Skimping on translation

Wrong way
Attempts at literal translation can be dangerous

I noted elsewhere that we made our first visit to the new Terminal 3 of the GRUAirport yesterday. It was all very nice, but there were a few disconcerting items.

In the seven-story parking garage, the sign “Sentido Proibido” was translated as “Straight Prohibited.” Sounds like everyone who enters is required to be homosexual. Actually, it was telling you that it the lane was one way and you couldn’t go that way. Wrong-way signs already exist for Brazilian traffic. One can only wonder why the high-class designers, architects, and engineers didn’t bother to use them.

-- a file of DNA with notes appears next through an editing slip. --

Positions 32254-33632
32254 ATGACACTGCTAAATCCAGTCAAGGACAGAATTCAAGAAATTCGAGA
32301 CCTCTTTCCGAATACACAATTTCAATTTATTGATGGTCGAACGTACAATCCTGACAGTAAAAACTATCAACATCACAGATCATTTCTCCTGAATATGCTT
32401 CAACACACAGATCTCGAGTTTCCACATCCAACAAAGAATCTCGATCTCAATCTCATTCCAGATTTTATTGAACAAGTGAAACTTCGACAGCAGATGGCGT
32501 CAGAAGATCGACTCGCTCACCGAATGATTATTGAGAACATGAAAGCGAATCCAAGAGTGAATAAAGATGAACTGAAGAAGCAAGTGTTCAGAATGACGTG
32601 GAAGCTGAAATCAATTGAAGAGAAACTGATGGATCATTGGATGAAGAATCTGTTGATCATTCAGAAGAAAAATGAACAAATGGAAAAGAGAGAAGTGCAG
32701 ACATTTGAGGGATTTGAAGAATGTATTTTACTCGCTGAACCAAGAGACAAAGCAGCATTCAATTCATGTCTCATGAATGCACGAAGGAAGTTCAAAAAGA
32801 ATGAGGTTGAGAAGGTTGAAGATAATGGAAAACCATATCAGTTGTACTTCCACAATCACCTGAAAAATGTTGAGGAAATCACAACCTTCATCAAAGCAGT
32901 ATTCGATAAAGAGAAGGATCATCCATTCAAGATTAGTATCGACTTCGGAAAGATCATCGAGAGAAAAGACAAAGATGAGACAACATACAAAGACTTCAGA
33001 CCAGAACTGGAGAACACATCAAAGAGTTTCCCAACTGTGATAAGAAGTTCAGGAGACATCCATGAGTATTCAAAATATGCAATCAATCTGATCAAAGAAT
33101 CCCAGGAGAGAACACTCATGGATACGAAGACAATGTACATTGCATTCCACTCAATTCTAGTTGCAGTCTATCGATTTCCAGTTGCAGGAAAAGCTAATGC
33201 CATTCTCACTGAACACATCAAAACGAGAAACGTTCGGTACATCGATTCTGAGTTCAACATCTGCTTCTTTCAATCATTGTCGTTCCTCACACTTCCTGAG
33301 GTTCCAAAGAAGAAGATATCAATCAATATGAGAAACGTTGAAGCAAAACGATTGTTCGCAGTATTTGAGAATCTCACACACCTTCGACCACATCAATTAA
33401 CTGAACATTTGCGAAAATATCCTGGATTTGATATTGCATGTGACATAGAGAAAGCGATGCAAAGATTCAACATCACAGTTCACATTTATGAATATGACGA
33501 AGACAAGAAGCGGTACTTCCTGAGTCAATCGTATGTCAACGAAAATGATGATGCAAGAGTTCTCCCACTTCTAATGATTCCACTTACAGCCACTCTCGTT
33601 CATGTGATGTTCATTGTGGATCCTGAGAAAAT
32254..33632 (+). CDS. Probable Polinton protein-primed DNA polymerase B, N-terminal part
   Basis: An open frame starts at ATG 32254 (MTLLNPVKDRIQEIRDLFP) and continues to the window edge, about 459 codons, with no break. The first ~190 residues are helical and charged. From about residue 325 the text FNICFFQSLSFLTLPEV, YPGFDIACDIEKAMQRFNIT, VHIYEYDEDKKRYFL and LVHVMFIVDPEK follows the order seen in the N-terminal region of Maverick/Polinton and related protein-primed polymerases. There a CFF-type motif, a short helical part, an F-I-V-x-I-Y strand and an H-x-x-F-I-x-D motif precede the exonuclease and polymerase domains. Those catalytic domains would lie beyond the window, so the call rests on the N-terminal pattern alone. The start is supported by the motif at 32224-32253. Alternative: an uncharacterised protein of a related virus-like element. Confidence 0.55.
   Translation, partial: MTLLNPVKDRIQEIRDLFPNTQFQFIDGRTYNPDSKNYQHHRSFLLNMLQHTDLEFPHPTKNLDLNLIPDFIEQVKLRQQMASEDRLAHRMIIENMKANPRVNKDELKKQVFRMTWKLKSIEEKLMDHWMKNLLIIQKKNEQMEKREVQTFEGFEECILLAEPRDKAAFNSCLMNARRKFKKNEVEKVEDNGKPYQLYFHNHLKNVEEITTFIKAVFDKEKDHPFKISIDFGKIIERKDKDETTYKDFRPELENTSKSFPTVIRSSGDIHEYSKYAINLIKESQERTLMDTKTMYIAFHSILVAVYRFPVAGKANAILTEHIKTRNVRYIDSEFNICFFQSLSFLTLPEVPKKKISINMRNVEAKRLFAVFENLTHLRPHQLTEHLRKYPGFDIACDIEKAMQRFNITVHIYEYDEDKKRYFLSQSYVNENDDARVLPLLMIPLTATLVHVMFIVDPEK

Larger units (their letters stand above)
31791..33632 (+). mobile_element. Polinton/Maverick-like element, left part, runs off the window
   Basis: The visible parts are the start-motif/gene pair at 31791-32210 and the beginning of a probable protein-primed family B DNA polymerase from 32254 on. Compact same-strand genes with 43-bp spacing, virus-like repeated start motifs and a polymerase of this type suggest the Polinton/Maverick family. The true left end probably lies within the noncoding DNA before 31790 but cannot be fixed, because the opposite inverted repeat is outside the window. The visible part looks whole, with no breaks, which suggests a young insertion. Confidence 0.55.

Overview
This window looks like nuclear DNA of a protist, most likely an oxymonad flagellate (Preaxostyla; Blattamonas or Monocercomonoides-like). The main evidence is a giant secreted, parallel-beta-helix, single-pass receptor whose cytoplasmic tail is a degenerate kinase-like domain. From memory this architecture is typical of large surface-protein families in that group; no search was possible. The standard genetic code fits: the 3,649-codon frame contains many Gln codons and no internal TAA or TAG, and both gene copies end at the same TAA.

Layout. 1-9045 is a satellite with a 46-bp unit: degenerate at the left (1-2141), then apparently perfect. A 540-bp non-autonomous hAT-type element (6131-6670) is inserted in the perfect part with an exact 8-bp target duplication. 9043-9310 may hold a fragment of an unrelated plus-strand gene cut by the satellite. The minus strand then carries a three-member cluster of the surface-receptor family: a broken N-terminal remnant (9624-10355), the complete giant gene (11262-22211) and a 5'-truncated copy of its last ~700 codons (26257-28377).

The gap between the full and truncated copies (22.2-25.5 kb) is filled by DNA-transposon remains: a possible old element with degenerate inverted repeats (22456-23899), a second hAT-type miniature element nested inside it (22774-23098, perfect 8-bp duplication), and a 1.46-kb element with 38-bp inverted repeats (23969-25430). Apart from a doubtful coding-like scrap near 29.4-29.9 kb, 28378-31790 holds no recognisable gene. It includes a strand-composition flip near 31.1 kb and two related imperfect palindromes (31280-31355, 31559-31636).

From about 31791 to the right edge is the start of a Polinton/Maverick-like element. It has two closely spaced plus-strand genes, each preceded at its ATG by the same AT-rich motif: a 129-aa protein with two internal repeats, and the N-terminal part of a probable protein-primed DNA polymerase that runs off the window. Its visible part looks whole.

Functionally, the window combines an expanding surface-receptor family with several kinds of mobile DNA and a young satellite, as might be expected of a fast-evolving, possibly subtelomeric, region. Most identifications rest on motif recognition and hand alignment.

A foreigner parking in the garage who goes by the English translation of the sign may well not understand it and try to go the wrong way. The translation is not clear. Literalism in translation often does not communicate accurately and can cause inconvenience and, at times, danger.

You can figure out where I’m going here when it comes to translating the Bible, since I’ve made it many times before.

The airport authorities may have been skimping on the price of getting a proper translator. Bible translators should not skimp when it comes to communicating the idioms and ideas of Scripture rather than being slaves to literalistic renderings and, perhaps, putting the souls of readers in danger.

J. Randal Matheny

Be pithy.

What do you think?